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Published In: Species Plantarum 2: 642. 1753. (1 May 1753) (Sp. Pl.) Name publication detailView in BotanicusView in Biodiversity Heritage Library
 

Project Name Data (Last Modified On 8/26/2009)
Acceptance : Accepted
 

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18. Draba L. (whitlow wort, whitlow grass)

Plants annual or biennial (perennial or woody elsewhere), terrestrial, variously pubescent with unbranched to branched and/or stellate hairs. Stems erect or ascending. Leaves basal and/or alternate, sessile or short-petiolate, not clasping (clasping elsewhere), simple, the margins entire or shallowly toothed. Inflorescences racemes, few-branched panicles, rarely appearing nearly umbellate, the flowers not subtended by bracts (with bracts elsewhere). Sepals lanceolate to elliptic or ovate, erect or spreading, green. Petals shallowly to deeply 2-lobed at the tip or unlobed and rounded, white (yellow, lavender, or purple elsewhere), rarely absent. Styles absent or less than 0.3 mm long (to 17.0 mm elsewhere). Fruits ascending, 2–5 times (to more than 40 times elsewhere) as long as wide, flattened parallel to the septum (circular in cross-section elsewhere), dehiscent longitudinally. Seeds in 2 rows in each locule, 0.5–1.5 mm long (longer elsewhere), ovate to broadly elliptic in outline, the margins not winged, the surface finely pebbled or warty, sometimes faintly reticulate, yellow to light orange. About 350 species, nearly worldwide, except for the Australian region, mostly temperate to arctic.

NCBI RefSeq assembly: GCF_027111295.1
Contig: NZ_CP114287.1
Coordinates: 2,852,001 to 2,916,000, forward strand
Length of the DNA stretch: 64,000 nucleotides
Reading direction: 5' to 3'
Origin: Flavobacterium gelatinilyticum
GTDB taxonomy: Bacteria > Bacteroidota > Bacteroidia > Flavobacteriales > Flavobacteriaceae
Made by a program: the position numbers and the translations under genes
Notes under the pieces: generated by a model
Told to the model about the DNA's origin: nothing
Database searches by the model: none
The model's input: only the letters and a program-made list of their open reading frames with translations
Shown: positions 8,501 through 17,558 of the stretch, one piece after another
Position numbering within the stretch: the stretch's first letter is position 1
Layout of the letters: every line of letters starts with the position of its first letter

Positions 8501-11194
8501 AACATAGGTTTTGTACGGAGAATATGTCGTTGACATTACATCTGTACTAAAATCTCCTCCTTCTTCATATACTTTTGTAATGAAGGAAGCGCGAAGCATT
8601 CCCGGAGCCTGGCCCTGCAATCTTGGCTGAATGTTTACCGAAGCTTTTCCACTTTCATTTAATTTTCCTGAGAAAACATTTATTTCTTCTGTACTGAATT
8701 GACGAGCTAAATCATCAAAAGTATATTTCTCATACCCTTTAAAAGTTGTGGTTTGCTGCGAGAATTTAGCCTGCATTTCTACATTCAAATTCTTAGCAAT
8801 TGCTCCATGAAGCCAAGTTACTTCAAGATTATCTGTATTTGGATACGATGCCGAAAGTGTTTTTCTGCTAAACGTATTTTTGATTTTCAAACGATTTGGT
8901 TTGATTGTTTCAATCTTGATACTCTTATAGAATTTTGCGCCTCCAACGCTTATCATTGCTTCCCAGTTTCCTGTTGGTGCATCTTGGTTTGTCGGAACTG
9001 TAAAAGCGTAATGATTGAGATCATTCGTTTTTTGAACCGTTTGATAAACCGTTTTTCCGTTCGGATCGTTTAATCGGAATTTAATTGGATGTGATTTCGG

Draba is the largest genus in the family Brassicaceae. Rollins (1993) included more than 100 species from North America, most of these from the western and northern portions of the continent.

 

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1 Petals deeply 2-lobed at the tip; leaves all in a basal rosette, the stems leafless ... 5. D. VERNA 5 Draba verna
+ Petals unlobed or at most only slightly notched at the tip, rarely absent; stems with leaves, these sometimes few and mostly basal (basal rosettes often also present) 1 Draba aprica
 
 
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